2 Samuel 24:17 (KJV) And David spake unto the Lord when he saw the angel that smote the people, and said, Lo, I have sinned, and I have done wickedly: but these sheep, what have they done? let thine hand, I pray thee, be against me, and against my father’s house.
How would you respond if someone dear to your heart engaged in a manner that was offensive to you? Many of us would either say something to the individual to let them know how we were feeling. Others of us would probably allow our actions to do all of the speaking for us as we give them the “cold shoulder”. But, in reality, we must ask ourselves: What would we do if God acted like this towards us whenever we sinned?
Some of us would be devastated because the God we read or heard about from the Bible would never act this way. The skeptic would feel justified in continuing to denounce God’s existence. So how does God respond in cases as such, and what can we learn from Our Father’s example?
Understanding The Text
In this text, we have been discussing the scenario wherein David sinned in verse one of the narrative. David’s sin led to God’s anger being kindled, not only against David but the entire Nation of Israel. David later acknowledges his sin and repents (v. 10). In verse 13, the prophet Gad presents God’s potential options for punishment to David. As a side note, this lets us know that even a man (or woman) after God’s own heart can get it wrong sometimes and reap the consequences. So, we would do well to take heed less we “also be tempted” (Gal. 6:1). I digress…
Gad’s presentation allows David to consider the best recourse for his actions, and we read that God sent a pestilence (or what we would call a plague) in verse 15. Because of David’s previous experiences with God, he knew that he could appeal to His mercy, though he was undeserving. But was God justified in continuing to mete out punishment and exact justice? Of course, He was. David’s sin is believed to be traced to God’s command in Ex. 30:11-16. Although we are not told why David’s action was a sin in today’s narrative, if we compare his act and the pending punishment with the narrative in Exodus, things will begin to align themselves with one another and shed light on the situation.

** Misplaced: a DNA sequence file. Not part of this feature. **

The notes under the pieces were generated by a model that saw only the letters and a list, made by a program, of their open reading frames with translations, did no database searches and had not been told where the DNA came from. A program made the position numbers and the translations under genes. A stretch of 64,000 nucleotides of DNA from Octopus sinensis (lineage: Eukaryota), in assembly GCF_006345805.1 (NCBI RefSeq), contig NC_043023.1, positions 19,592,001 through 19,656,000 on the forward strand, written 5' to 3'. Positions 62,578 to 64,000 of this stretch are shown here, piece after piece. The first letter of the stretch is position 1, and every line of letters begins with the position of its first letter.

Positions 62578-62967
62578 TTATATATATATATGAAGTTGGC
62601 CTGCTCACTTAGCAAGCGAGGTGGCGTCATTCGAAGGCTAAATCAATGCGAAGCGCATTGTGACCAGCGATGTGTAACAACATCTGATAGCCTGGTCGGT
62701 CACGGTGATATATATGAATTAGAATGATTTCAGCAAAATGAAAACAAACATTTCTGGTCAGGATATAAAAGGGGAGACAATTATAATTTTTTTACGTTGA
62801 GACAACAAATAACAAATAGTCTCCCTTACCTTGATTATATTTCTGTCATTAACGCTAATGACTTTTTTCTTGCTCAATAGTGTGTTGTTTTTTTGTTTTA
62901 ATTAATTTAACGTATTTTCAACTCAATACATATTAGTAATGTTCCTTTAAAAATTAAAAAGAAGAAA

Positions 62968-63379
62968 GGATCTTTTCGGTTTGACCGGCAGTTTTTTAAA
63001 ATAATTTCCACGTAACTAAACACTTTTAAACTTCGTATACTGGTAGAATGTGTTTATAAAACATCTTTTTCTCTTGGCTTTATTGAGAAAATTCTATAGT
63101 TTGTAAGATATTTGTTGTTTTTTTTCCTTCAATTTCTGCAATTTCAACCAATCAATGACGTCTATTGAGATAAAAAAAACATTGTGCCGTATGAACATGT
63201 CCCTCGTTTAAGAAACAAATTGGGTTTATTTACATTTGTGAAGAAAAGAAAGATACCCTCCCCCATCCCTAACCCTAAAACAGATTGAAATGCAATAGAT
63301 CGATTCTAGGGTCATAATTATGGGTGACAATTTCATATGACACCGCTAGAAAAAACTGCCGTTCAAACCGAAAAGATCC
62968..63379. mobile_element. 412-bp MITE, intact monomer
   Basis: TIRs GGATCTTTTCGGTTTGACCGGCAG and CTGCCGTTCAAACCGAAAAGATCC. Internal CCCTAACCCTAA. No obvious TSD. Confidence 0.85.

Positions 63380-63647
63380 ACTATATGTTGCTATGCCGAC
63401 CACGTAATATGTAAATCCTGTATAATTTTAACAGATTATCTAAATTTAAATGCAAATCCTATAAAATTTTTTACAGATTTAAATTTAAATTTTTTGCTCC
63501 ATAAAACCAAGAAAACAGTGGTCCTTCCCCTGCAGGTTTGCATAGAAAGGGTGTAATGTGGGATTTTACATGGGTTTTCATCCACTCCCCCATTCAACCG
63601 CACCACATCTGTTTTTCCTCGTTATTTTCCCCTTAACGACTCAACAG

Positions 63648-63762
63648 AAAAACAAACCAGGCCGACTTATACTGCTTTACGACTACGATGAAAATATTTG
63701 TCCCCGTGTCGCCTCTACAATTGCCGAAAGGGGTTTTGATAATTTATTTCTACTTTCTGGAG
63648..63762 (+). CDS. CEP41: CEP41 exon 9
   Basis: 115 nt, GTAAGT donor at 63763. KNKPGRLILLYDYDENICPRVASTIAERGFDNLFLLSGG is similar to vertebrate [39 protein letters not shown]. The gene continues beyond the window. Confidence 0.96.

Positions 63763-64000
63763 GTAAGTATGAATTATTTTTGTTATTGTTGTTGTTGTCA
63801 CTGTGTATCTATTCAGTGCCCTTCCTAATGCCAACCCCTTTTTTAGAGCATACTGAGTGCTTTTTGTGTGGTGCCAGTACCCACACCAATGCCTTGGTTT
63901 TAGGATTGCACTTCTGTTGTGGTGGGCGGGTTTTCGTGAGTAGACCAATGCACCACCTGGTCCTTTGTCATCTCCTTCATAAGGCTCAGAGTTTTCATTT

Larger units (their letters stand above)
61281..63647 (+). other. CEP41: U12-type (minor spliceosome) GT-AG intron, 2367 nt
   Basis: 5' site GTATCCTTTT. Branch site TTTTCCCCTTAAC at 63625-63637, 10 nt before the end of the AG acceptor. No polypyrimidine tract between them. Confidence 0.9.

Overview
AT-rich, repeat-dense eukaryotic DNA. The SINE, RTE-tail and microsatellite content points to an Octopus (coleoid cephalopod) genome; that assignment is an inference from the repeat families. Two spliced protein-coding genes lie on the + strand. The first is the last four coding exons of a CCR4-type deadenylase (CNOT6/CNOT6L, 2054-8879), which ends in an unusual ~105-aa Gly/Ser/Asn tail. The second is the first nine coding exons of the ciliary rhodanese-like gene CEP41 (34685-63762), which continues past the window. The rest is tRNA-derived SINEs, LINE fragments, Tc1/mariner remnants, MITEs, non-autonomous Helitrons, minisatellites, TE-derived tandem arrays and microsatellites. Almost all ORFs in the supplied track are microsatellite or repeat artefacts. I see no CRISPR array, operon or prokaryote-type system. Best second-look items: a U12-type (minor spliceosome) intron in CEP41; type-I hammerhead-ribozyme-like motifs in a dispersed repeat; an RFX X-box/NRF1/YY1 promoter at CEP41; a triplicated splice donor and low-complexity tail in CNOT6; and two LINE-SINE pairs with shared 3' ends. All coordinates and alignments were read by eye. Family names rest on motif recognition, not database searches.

Even amidst the surrounding devastation, David stood by his previous declaration that God was still full of mercy. After God stays the hand of the Angel in verse 16, we find David falling into a posture of repentance again and appeals to the mercy of God once again in verse 17.
We are forgiven…not because we are deserving…but because God is full of grace and mercy.
Why Is This Important To Us?
This is important to us because we are sometimes overwhelmed with what we believe is the enormity of our sin. This is not to minimize the magnitude of sin’s disruption to God’s order. However, it is to cast light on the fact that sin is sin. It does not matter how great or how small we attempt to categorize it. As we sin against others (including God), we come face to face with the moment wherein we must make a decision. Either we are going to repent or we are going to continue on the same path as before.
Others will hold grudges against us, or even end the relationship, depending on the severity of the offense. Regardless of how much we beg for forgiveness, grace is sometimes not extended to us. Truthfully speaking, sometimes, we are deserving of being ostracized. This is humanity’s way of dealing with the issue.
However, when we appeal to God, because of His great love for us and because He knows our hearts, He will pour out His grace and mercy upon us. We may ask, “Then why does He still punish us?” Because the Bible teaches us that as a Good Father, God chastises us “…for our profit, that we might be partakers of His holiness” (Heb. 12:10). Afterward, He says, “…it yields the peaceable fruit of righteousness…” (Heb. 12:11). Is it not our heart’s desire to partake of His holiness and righteousness so that we can be identified as his sons and daughters?
One of the most profound statements made by God in the Bible is in Hosea, where He says, “…Mine heart is turned in Me, My repentings are kindled together. I will not execute the fierceness of Mine anger, I will not destroy Ephraim: for I am God, and not man; the Holy One in the midst of thee…” (vv. 8-9). It speaks of a nation deserving God’s wrath, but in a moment of grace, we hear echoes of God’s mercy coming to the forefront. It is still the same today for us because He is the same yesterday, today, and forever (Heb. 13:8).
Are we deserving of God’s wrath? Of course, but thank God for Jesus! Because of Jesus’ finished work on the Cross, we have access to the Father and can appeal to His mercy just like David. We no longer have to be afraid to approach Him because He covers us with the Blood of Jesus and it makes us worthy because Jesus was worthy.
Men may hold our offenses against us, but if we truly repent, God will not. Why not? Because He’s God, and not man…